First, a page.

Postcard PS - a whole new ball game for India ?
So if I were to ask you which is the largest capacity sporting venue in India?
It'll be a cricket ground , of course ? So which is it ?
Well, Eden Park in Kolkota is the largest cricket ground in India - but its not even the largest sports stadium in Kolkota.
The largest ground ( in India - and in Kolkota) is the Salt Lake Stadium which has a capacity of 120,000 ( Eden Park is 100,000).
And what game do they play at the Salt Lake Stadium - well actually . . . football.
You don't ever get much beyond cricket when you think of India and team games - but in the eastern states of India - and in Kolkota in particular, football has always been massive.
(To digress for a moment, it's just occured to me that despite our pride in having invented football - especially whenever FIFA and/or Sepp Blatter are seen to get above themselves - if you consider those vast tracts of land that even in my early schooldays were still coloured pink - Australia, New Zealand, Canada and India itself - we had very old maps - in none of them has footy having really taken root. Reason being I suppose that the sound fellows sent out to administer such spots from Blighty were from those schools where rugger and cricket were the order of the day - and just look at the sporting consequences. Well done, you chaps ! Makes you wonder about Canada though. Maybe the types who were sent out there always had had a note from their mum excusing them from games at school ?)
The true status of football in India was brought to my attention when I was in Dehli recently ( at precisely the same time as in the one-day international cricket series the natural order of things was cruelly being restored) and I got the chance to visit the home of the Indian Youth Soccer Association and met its chairman, the energetic and committed Arup Das.
Arup is from Calcutta so had soccer in his blood and tells me he has always followed the English game closely on BBC World Service and now TV.
I ask him where his premiership loyalties lie and my face must have fallen as he came back with Manchester United . He then tells me that his father had been a student in Manchester in the late fifties just as Sir Matt Busby was crafting his wonder sides in the aftermath of Munich where he caught and passed on the bug so he is excused ( though I can half mishear Roy Keene gripping about the fans who only come for the samosas . .. )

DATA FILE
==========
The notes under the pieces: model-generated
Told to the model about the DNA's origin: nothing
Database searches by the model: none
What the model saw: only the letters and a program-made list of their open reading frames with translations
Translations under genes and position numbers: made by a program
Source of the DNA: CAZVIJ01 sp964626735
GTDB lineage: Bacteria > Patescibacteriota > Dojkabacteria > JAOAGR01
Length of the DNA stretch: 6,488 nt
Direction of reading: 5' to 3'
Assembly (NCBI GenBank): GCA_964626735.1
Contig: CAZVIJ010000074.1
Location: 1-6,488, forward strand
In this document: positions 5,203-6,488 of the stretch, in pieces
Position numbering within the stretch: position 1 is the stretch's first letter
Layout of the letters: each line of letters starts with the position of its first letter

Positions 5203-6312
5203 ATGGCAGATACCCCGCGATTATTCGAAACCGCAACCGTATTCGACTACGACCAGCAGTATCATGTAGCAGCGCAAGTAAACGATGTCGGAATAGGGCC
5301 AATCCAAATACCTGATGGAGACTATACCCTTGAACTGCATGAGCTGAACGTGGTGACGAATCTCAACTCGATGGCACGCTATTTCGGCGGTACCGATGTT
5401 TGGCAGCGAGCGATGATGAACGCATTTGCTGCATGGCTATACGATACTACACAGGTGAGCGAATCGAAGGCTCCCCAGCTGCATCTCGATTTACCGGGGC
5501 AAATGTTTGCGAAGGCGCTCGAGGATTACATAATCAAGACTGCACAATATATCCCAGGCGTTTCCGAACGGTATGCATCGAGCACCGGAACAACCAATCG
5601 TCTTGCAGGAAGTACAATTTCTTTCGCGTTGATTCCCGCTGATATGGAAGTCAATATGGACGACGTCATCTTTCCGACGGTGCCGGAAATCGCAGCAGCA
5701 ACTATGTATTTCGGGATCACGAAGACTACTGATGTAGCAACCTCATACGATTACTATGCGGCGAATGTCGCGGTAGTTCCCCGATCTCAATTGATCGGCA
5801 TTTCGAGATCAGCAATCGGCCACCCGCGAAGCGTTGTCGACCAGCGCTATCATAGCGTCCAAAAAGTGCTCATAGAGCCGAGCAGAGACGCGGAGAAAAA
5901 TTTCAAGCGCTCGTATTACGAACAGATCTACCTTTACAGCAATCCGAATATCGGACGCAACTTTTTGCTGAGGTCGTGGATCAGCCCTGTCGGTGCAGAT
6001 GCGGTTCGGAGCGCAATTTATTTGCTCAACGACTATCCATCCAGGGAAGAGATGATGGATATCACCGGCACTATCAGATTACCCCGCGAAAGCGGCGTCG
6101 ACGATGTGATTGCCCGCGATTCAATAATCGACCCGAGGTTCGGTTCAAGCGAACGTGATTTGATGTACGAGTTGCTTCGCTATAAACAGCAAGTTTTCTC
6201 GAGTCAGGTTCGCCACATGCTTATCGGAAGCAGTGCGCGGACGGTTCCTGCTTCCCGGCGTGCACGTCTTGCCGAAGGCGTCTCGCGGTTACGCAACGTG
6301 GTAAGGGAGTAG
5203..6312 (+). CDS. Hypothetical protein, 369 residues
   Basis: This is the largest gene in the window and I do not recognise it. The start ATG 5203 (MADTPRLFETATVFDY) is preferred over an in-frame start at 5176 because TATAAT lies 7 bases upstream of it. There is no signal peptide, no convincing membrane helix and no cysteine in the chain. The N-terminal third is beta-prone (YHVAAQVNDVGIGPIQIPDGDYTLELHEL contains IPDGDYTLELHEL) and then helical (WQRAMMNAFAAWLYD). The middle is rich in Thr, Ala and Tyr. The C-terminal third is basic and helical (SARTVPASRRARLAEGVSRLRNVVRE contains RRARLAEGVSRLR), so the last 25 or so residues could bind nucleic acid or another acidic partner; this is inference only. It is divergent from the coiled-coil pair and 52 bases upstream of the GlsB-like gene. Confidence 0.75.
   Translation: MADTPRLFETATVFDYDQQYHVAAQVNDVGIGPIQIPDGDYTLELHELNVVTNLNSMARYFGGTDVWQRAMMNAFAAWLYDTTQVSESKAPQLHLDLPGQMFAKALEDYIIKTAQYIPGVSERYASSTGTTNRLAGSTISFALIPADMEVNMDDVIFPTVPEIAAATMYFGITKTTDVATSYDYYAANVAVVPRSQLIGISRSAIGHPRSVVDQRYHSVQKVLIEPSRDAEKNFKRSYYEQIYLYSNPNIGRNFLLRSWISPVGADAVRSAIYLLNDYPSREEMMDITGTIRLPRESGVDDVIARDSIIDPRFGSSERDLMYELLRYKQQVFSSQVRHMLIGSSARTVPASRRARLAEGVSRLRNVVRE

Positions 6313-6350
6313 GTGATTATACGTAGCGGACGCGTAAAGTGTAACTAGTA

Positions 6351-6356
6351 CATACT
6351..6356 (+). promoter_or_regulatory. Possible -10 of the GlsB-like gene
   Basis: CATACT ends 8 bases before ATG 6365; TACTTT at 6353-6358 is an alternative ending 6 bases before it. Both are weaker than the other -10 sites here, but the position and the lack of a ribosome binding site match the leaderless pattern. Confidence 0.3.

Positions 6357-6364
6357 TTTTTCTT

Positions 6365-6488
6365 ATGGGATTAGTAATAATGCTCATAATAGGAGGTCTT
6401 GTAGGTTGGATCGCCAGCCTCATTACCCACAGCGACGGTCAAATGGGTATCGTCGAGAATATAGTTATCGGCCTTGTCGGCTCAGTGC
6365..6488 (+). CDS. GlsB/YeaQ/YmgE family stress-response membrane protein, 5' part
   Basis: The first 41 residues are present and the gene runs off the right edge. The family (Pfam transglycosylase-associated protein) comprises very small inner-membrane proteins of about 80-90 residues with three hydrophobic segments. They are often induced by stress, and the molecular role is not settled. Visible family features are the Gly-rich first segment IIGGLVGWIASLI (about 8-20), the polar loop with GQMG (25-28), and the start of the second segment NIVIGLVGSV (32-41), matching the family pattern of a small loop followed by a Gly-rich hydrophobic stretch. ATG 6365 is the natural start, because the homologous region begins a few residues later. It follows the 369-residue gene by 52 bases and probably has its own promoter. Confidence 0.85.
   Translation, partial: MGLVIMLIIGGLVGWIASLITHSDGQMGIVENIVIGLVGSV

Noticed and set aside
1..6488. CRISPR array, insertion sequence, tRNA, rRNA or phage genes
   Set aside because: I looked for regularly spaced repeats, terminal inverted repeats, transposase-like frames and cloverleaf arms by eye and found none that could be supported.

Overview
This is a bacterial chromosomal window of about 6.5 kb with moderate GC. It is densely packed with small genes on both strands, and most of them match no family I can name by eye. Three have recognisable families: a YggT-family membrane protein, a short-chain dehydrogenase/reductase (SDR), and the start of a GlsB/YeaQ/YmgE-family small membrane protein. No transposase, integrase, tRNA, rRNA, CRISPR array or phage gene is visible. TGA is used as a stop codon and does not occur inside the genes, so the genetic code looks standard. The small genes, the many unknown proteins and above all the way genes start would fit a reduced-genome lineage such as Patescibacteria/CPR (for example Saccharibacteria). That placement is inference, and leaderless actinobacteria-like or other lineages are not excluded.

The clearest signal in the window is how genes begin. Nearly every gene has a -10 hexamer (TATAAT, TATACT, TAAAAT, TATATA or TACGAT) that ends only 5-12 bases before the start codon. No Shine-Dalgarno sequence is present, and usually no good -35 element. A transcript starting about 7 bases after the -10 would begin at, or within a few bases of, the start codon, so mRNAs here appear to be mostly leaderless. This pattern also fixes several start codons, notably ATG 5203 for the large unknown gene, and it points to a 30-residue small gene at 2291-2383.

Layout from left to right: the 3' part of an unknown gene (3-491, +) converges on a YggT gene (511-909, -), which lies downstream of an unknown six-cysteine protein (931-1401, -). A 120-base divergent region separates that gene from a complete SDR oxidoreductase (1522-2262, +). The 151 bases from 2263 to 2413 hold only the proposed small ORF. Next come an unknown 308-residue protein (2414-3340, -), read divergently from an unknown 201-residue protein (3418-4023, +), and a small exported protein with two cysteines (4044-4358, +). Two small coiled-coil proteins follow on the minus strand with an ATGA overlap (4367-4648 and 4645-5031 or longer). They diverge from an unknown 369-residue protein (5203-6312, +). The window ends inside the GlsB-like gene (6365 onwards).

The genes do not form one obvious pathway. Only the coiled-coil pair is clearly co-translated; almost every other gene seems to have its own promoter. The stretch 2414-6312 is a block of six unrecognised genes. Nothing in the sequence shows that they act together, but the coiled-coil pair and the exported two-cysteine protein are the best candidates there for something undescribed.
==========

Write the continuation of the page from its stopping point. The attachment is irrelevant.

lYSA has kept the soccer flag aloft in Delhi for a decade or so. It currently runs a programme with Government support which is directed a children from low income families who study in Government schools.
All of this is not without its hiccups. The ground that the Association use was taken back by the Government in the run up to the 2010 Commonwealth Games when much of the suitable green space in the City was needed.
When it was returned earlier this year it was bald and bare and had to be reseeded to make it suitable as a playing and training surface.
The free programmes it now offers attract some 150 young people aged between 8 and 15 for intensive coaching every week and the opportunity to compete in an internal league.
Football in India is in fact spreading quickly beyond the traditional heartland in and around Calcutta.
Nearly half of the population described themselves as soccer fans in a recent survey; football is third in terms of TV audiences - and the Premier League is a huge draw.
The game seems to have a particular appeal among the much vaunted growing new middle class. And as a result English - and other European - clubs are looking to exploit the commercial opportunities.
Some are looking beyond the purely financial element. Liverpool ( who do have a commercial tie in with an Indian corporate) are directly engaged via their Foundation in football development work in Mumbai; Arsenal are believed to considering sending trainee coaches to India as part of their development and others top clubs may have similar intentions.
For Arup Nas and the IYSA some connection through coaching support with a Premier League club here would be a tremendous boost - and a sponsor club would gain a toehold in one of football's fast growing market places. With clubs like Villa and Birmingham City each having their grounds surrounded by people whose heritage drawn from the sub continent there's a huge opportunity surely to be built on.